In 1950, 30% of the world’s population (746 million people) were urban, in 2014 this had risen to 54% (3.9 billion). By 2100, the UN predicts the urban population share will reach and stabilize at around 75%. In the 40 years to 2050 this entails an increase of 2.6 billion urban residents. The media image of urbanization is often that of slum-growth in existing mega-cities. Urbanization today is also closely associated with the growth of newly built cities. The long-established pioneer of new city building is China, where 600 new cities have been built since 1949. This momentum has spread worldwide. Since the early 2000s construction has started on hundreds of new cities across Africa and Asia. Indonesia is building 27 new cities. Over a dozen countries in Africa are building more than 70 new cities.
Many argue that this final phase of human urbanization will be synonymous with walls – or gated communities as they are often called. The rise of gated communities is commonly seen to be driven by the global shift towards privatization and reliance on markets. Gated communities appeal to an ethos that emphasizes individualism and offering consumers more choice. This retreat from the public realm has been described as the affluent exercising a consumer choice and seeking privacy, safety and greater social segregation. In Asia the upper classes have turned to gated communities to ensure better access to high-quality infrastructure and private social and domestic services. The rise of private enclaves has also been likened as a “secession” by an elite opposed to welfare and redistribution.
Tearing Down Walls in 2022 and Charter Cities
A charter city is a newly built, greenfield city that is defined in terms of its ‘special jurisdiction’, whereby the new city government is delegated authority by a host country to write new laws of city governance. Being greenfield no-one will be rendered an involuntary migrant as they see their existing city and home turned into a charter city against their wishes. A new city can’t simply be a gated community for the wealthy. A new city needs to be built and so to employ legions of workers in construction. A new city needs to be operated and run by all those blue-collar jobs which offer an escape from poverty for the poorest, drivers, cleaners, security guards, factory workers, and retail workers. A charter city would need the schools, hospitals and professional services that could employ the better-educated children of first-generation migrant factory workers. A charter city would encompass both the narrowing vision of contemporary globalization, of culture and investment but also return us to the ideals of Reagan’s revolutionary vision. To survive and prosper a charter city would need migrants, both local and international. A charter city would be founded on a principle of migration.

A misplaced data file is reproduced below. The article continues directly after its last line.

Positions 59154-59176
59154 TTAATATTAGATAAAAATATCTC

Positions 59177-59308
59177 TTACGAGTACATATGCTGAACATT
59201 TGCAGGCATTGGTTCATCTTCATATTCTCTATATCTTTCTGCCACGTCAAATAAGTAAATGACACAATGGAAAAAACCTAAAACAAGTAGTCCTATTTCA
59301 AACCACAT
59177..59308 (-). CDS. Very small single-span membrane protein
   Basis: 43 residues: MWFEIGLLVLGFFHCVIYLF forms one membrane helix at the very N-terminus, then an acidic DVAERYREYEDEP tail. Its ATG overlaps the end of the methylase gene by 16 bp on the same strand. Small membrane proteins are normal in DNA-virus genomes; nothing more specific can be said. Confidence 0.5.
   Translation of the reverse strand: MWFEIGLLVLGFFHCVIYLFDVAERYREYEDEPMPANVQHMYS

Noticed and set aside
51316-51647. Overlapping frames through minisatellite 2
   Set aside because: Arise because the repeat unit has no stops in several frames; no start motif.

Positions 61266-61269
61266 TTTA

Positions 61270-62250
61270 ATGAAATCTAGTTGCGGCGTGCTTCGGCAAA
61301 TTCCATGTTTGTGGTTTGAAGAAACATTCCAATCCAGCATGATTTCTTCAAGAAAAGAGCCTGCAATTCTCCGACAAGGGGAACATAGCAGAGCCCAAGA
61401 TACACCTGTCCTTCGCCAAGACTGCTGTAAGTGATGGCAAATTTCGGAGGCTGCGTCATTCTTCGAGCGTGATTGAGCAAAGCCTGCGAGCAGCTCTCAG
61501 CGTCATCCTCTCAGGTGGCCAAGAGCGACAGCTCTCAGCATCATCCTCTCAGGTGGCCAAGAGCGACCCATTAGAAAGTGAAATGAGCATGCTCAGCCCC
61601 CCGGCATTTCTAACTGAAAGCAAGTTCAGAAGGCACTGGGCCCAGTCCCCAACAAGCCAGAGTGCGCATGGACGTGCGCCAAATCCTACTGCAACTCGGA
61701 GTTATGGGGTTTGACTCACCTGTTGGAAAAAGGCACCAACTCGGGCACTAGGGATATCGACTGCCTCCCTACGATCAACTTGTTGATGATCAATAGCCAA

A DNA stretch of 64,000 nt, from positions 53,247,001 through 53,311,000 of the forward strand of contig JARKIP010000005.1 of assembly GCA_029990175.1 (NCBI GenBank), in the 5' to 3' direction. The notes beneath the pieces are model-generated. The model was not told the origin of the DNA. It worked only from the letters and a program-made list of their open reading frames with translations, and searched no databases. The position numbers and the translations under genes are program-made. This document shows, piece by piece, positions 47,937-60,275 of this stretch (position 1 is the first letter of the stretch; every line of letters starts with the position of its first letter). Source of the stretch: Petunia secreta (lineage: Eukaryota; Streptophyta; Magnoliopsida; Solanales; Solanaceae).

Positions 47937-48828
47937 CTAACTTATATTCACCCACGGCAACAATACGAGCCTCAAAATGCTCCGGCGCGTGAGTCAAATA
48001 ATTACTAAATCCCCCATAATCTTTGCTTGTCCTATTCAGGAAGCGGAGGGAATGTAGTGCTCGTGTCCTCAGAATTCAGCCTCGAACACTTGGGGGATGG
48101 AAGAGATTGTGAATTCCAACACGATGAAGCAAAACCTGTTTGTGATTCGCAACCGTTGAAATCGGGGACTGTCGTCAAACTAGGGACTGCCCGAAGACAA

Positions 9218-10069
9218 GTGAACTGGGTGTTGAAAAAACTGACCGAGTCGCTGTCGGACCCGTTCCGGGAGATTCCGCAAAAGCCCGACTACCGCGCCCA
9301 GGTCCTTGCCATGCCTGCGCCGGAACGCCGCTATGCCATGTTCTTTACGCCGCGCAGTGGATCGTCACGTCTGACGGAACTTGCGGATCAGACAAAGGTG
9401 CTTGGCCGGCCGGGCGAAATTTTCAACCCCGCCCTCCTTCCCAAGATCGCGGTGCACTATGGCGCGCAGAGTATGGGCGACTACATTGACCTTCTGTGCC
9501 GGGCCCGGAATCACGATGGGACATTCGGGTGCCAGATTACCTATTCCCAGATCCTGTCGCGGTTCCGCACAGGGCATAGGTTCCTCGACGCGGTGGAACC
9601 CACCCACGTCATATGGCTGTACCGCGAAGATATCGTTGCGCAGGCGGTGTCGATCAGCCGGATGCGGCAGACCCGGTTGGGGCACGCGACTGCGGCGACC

Charter cities are not about charitable aid for migrants but founded on the lure of the largest untapped potential gains from globalization.
One study estimates that allowing workers to seek the highest wages and firms to seek the most productive workers at a global level will boost global GDP between 50 and 100%. This is compared to a few percent of GDP from eliminating remaining policy barriers on trade and capital flows. Even this massive number is likely to be an under-estimate. The component parts of globalization tend to reinforce each other. More migration, for example, stimulates foreign investment and trade. The fall of the Berlin Wall and the related upsurge in east-west migration had a positive and significant impact on west-east investment flows.
Ronald Reagan may have been a revolutionary when he saw walls, but he was a conservative when he saw the need for firms to make profits.
He was a revolutionary, but just not of the bearded variety.